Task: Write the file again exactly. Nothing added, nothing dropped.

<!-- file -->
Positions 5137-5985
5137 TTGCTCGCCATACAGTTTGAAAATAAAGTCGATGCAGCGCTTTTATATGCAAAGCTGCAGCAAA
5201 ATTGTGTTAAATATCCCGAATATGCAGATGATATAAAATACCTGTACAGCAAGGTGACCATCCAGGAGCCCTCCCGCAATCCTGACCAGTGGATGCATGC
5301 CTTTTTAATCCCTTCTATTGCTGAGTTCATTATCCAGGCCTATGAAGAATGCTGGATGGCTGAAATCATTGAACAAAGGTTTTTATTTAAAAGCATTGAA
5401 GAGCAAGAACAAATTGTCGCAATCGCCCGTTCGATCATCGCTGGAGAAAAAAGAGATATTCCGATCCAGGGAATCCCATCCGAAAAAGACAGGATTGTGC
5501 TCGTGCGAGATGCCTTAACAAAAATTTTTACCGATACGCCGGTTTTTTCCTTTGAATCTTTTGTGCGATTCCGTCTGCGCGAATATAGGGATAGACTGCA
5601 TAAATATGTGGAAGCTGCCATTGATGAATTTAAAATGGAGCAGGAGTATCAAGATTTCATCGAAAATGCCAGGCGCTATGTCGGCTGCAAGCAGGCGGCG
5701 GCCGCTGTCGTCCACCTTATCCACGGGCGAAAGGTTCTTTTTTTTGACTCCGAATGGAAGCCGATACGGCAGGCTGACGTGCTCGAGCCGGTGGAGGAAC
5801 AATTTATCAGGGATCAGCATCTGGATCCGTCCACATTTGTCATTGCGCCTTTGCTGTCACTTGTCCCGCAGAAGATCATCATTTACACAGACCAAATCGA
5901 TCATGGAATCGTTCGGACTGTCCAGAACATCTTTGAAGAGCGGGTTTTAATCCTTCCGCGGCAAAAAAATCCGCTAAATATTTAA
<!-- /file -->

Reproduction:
Positions 5137-5985
5137 TTGCTCGCCATACAGTTTGAAAATAAAGTCGATGCAGCGCTTTTATATGCAAAGCTGCAGCAAA
5201 ATTGTGTTAAATATCCCGAATATGCAGATGATATAAAATACCTGTACAGCAAGGTGACCATCCAGGAGCCCTCCCGCAATCCTGACCAGTGGATGCATGC
5301 CTTTTTAATCCCTTCTATTGCTGAGTTCATTATCCAGGCCTATGAAGAATGCTGGATGGCTGAAATCATTGAACAAAGGTTTTTATTTAAAAGCATTGAA
5401 GAGCAAGAACAAATTGTCGCAATCGCCCGTTCGATCATCGCTGGAGAAAAAAGAGATATTCCGATCCAGGGAATCCCATCCGAAAAAGACAGGATTGTGC
5501 TCGTGCGAGATGCCTTAACAAAAATTTTTACCGATACGCCGGTTTTTTCCTTTGAATCTTTTGTGCGATTCCGTCTGCGCGAATATAGGGATAGACTGCA
5601 TAAATATGTGGAAGCTGCCATTGATGAATTTAAAATGGAGCAGGAGTATCAAGATTTCATCGAAAATGCCAGGCGCTATGTCGGCTGCAAGCAGGCGGCG
5701 GCCGCTGTCGTCCACCTTATCCACGGGCGAAAGGTTCTTTTTTTTGACTCCGAATGGAAGCCGATACGGCAGGCTGACGTGCTCGAGCCGGTGGAGGAAC
5801 AATTTATCAGGGATCAGCATCTGGATCCGTCCACATTTGTCATTGCGCCTTTGCTGTCACTTGTCCCGCAGAAGATCATCATTTACACAGACCAAATCGA
5901 TCATGGAATCGTTCGGACTGTCCAGAACATCTTTGAAGAGCGGGTTTTAATCCTTCCGCGGCAAAAAAATCCGCTAAATATTTAA